During the delivery of Solid Quality’s DBA Bootcamp, I go over query performance tuning and one of the items we discuss that is very useful when tuning queries is the TotalSubtreeCost value. To be fair, it is TotalSubtreeCost when dealing with the text-based execution plans, actual or estimated, but it has a different name when dealing with the graphical plans: Estimated Subtree Cost. It has a third name when dealing with XML showplans just to make everything even more confusing: StatementSubTreeCost.

So what is TotalSubtreeCost? TotalSubtreeCost is the cost of the query and the cost of each of the statements of the query. If you are interested in how the optimizer determines the cost of a query, you can find the formulas for both SQL Server 2000 and SQL Server 2005 in this nice white paper put out by Microsoft: Batch Compilation, Recompilation, and Plan Caching Issues in SQL Server 2005. While trying to figure out the cost of a query with the formula is interesting, I always tell my students that unless you live in your mother’s basement and have nothing better to do over the weekend, just take the cost of a query at its face value and know that the cost of the query can pretty much be compared across servers and executions of the query, there will be some differences but it will be close enough to know that a query with a cost of 500 is always going to be a more complex query than one with a cost of 10.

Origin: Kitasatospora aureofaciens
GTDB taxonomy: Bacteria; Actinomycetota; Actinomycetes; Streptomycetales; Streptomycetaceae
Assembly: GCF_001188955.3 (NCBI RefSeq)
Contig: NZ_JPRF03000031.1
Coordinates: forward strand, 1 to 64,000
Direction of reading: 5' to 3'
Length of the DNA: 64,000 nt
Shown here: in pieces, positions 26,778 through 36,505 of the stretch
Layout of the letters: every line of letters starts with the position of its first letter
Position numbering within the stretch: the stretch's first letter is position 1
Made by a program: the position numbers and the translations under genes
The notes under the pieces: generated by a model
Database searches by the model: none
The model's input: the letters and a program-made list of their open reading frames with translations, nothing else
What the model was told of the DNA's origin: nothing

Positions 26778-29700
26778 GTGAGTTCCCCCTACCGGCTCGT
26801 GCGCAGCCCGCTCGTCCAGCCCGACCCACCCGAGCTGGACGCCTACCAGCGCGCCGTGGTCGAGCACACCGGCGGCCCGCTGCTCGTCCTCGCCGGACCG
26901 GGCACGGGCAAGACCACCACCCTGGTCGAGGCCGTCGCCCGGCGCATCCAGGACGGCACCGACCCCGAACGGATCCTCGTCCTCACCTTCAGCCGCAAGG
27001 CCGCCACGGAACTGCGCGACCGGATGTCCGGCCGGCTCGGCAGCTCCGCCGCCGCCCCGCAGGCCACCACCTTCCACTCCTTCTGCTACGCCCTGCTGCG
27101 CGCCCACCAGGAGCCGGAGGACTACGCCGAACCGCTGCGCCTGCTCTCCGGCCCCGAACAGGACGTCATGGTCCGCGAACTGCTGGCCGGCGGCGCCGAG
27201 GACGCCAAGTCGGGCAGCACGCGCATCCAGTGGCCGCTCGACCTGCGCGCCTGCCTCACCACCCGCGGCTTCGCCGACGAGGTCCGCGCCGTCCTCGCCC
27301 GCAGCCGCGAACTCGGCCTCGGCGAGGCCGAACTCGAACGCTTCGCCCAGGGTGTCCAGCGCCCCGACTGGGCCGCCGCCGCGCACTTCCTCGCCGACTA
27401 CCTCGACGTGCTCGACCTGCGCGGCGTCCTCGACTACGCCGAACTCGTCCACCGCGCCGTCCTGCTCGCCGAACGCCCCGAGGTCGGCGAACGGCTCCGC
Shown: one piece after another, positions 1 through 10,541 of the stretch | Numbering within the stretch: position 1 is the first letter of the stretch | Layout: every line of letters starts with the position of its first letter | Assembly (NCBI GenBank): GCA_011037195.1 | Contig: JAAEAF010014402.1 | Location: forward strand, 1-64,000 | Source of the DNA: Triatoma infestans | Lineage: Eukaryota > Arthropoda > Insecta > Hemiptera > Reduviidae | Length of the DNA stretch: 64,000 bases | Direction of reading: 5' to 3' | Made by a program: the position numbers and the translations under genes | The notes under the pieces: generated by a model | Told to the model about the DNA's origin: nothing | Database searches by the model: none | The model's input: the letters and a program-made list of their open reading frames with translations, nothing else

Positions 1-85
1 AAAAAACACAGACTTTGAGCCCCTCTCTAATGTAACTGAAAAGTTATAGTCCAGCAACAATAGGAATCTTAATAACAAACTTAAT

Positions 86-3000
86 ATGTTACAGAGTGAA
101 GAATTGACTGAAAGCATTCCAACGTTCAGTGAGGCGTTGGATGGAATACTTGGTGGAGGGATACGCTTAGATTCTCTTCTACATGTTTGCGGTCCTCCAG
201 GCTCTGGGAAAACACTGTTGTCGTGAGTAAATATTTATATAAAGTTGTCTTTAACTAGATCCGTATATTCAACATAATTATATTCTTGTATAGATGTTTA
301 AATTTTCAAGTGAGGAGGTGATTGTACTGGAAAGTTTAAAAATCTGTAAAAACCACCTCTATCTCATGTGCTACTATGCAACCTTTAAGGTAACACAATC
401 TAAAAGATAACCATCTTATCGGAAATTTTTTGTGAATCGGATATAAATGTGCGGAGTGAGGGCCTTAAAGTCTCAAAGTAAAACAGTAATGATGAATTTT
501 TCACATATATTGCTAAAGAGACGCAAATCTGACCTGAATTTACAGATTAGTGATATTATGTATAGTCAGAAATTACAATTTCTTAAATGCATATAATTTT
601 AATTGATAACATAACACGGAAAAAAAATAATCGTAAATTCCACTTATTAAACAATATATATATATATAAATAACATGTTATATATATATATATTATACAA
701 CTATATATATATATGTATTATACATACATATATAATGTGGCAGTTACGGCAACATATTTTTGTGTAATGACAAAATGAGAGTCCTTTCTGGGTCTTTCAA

So what do I do with the cost of a query when I am tuning the query? First you have to realize that the value of TotalSubtreeCost is going to be cumulative from the first statement execute up to the last statement executed in the query. Then you have to realize that the showplan output that you are seeing is not in order of which statements execute first. Putting these two together, you must reorder the statements, find the TotalSubtreeCost of the first statement, subtract the value of the first statement from the value of the second statement that executes in order to find what the cost of the second statement is – remember the value is cumulative from the first statement to the last so the value shown for each individual statements are the values for all the statements that have previously execute plus the cost for that individual statement.

Confused? Don’t worry, I am writing this and I get confused. It is not easy to figure out the cost of an individual statement using TotalSubtreeCost, what you can do is take the overall value for this column from the top of the execution plan and compare it to different executions of the query after you have done some work on it. As the value for TotalSubtreeCost goes down, you are making the query less expensive to execute. Usually the less expensive the query is, the better optimized it is – I said usually, not always.